Turkey, in reciprocation of the Greek Cypriot drills, plans to sign an agreement that will define the continental shelf delineation between Turkey and the KKTC and allow both countries to carry out similar activities, particularly in the northern coast of the island that lies between the KKTC and Turkey. Yıldız further reiterated on Tuesday that teams looking for oil and gas in the Turkish-KKTC zone would also be accompanied by warships. Turkish Prime Minister Recep Tayyip Erdoğan also reinforced the idea of military surveillance in the drilling area by an aircraft, a frigate and torpedo boats on Monday as he vowed that Turkey would begin offshore oil and gas exploration operations in collaboration with the KKTC, following similar moves by Greek Cyprus, Israel and Greece.
"We have also been taking such steps with Turkish Cyprus and within a very short time, possibly this week, we may start work in the exclusive economic region," Erdoğan told a news conference before embarking on a visit to the United States on Monday.
On the other side of the coin, Greek Cypriot President Dimitris Christofias raised the issue of the debates in his Monday meeting with UN Secretary-General Ban Ki-moon over drilling in the zone it claimed as its own exclusive economic territory; he considered the Turkish warnings to stop the drilling a threat to the sovereign rights of his country.
"The position of the Republic of [Greek] Cyprus is clear. We will continue. It is the sovereign right of the Republic of [Greek] Cyprus to explore and hopefully hydrocarbon will be found. Our Turkish Cypriot compatriots have nothing to lose, indeed they have much to gain," Christofias was quoted as saying on Tuesday in the Greek Cypriot daily Famagusta Gazette. The report also noted that the UN chief had promised Christofias that he would speak with Erdoğan regarding the issue.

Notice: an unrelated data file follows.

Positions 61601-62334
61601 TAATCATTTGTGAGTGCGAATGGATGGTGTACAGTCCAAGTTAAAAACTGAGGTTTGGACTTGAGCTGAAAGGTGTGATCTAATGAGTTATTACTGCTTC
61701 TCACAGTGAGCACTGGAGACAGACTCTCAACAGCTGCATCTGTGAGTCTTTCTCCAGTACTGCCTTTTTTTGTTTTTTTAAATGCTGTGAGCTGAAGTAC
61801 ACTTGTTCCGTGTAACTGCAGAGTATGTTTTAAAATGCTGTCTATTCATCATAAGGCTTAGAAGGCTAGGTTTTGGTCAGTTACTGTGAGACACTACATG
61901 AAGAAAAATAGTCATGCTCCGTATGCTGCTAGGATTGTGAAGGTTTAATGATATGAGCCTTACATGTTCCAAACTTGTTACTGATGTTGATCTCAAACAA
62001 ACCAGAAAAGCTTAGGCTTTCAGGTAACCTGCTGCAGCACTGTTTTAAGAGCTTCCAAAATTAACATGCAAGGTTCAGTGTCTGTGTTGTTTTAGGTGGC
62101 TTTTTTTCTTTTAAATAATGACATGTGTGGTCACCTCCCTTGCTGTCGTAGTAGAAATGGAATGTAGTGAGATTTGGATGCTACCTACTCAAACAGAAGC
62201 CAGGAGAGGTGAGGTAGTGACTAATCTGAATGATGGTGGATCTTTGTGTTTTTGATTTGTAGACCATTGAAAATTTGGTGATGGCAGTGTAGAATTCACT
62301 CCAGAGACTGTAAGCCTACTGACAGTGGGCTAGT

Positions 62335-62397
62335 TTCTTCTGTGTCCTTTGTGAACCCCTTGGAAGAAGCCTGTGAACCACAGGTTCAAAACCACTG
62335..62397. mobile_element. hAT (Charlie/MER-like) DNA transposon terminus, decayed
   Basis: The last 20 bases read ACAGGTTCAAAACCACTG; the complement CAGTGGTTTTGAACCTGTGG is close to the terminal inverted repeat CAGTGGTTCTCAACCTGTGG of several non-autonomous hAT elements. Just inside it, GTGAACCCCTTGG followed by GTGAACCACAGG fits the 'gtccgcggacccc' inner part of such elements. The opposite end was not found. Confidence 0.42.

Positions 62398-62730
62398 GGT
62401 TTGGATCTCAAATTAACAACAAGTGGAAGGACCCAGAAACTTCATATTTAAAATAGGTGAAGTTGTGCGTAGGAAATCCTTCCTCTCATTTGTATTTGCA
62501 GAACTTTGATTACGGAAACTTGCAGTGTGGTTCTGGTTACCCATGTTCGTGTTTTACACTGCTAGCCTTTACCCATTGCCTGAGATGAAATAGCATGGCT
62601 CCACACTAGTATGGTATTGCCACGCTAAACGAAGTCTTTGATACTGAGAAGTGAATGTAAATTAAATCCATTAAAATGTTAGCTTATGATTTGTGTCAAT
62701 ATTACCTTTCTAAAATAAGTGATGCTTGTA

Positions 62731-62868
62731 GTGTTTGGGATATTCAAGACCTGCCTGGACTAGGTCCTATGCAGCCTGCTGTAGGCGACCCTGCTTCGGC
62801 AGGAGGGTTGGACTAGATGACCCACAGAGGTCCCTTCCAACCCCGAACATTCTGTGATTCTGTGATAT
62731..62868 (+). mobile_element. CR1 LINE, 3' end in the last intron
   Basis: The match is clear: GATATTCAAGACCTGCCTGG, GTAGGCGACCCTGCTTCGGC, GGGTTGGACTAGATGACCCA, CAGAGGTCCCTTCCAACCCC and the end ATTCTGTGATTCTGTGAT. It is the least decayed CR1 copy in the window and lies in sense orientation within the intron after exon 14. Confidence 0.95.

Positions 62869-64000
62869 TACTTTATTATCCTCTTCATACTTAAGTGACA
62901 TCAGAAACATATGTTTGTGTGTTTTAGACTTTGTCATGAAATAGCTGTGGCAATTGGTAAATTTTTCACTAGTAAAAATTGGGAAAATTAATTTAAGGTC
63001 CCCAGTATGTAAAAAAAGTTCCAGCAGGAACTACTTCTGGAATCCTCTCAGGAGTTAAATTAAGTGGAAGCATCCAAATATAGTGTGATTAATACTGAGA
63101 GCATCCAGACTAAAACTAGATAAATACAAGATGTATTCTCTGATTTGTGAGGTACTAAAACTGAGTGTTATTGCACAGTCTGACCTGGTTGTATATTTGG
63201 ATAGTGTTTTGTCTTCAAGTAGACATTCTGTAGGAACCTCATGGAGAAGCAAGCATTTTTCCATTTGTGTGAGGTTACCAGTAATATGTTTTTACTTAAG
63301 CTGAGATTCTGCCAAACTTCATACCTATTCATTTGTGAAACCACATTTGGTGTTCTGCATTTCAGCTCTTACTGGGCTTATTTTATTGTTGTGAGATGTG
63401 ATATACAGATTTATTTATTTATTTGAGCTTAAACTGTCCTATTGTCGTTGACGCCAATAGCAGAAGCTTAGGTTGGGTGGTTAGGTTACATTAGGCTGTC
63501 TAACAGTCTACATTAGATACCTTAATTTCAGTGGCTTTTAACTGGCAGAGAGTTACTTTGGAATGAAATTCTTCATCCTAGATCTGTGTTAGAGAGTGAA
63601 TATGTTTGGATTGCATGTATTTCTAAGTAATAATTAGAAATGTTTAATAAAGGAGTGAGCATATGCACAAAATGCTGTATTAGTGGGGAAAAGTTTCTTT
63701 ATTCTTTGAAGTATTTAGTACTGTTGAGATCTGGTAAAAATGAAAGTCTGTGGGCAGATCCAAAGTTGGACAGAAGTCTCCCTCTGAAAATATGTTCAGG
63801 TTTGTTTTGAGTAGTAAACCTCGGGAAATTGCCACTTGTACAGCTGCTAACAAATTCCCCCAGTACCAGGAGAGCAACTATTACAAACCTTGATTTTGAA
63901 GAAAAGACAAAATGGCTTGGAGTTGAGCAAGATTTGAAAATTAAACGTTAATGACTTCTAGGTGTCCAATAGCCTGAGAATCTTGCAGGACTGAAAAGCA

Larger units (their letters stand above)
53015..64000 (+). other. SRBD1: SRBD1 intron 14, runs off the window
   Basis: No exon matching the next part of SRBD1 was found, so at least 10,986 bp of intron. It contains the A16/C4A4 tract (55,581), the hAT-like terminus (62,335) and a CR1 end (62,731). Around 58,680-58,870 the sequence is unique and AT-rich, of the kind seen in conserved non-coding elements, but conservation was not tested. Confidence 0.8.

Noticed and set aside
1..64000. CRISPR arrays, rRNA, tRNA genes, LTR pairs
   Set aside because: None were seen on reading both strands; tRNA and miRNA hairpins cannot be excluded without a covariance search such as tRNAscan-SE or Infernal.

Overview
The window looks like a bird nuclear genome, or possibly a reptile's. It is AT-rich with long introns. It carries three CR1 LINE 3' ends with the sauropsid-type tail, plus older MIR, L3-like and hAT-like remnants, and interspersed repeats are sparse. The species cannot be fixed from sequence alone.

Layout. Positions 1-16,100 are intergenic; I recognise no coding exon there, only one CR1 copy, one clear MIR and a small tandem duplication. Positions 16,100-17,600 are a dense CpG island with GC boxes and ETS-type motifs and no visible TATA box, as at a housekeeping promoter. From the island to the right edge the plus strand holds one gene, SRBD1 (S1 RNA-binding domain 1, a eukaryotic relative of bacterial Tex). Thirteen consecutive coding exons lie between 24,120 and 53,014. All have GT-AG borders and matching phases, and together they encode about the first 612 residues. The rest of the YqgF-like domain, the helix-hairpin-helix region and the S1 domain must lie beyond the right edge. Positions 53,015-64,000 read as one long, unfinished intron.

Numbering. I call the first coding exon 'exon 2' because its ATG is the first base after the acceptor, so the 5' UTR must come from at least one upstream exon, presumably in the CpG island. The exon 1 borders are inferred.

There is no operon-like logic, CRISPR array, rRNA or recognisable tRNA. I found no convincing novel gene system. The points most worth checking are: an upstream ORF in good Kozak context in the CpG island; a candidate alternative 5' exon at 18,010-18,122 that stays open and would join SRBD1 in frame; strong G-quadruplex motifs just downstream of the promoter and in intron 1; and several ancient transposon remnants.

Comment on this item
by Soeren Kern
The problem of Islam in public schools has been allowed to snowball to vast proportions... not hundreds but thousands of British schools have come under the influence of Muslim radicals.
Bains was also instructed to stop teaching citizenship classes because they were deemed to be "un-Islamic," and to introduce Islamic studies into the curriculum, even though Saltley is a non-faith school.
Schools should not be allowed to become "silos of segregation." — Nick Clegg, Deputy Prime Minister
by Peter Martino
Europe's biggest failure vis-à-vis Turkey is another example of its unwillingness to face unwelcome truths: that whenever Islamists go into politics, they never turn out to be moderates.
EU leaders are now, belatedly, coming to realize that Erdogan is not their friend.
by Timon Dias
"Both materially, and in essence, sovereignty unconditionally and always belongs to Allah." — Recep Tayyip Erdogan, Prime Minister, Turkey.
What is surprising is that so many Western politicians, including EU-minded ones, apparently still ignore what the consequences could be of such an ideology. Do they really assume it could never happen to them?
by Gordon G. Chang
The second thing we get wrong about China is that it is safe to ignore periodic Chinese threats to incinerate our cities and wage war on us. They employ salami-slicing tactics, as with Scarborough Shoal... so that they do not invite retaliation.
If we cannot say these things clearly and publicly, the Chinese will think we are afraid of them. If they think we are afraid of them, they will act accordingly.
Chinese leaders do not distrust us because they have insufficient contact with us. They distrust us because they see themselves as protectors of an ideology threatened by free societies.
by Anna Mahjar-Barducci
If the government fails... to assert its power in the months to come it will become a de facto Somalia II.... Soon, these militias, if they have not already done so, will have their own government that will contest the decisions of the paper government of Tripoli… Indicators show that it is already fragmenting into three countries." — Professor Mohamed Chtatou, University of Mohammed V, Morocco.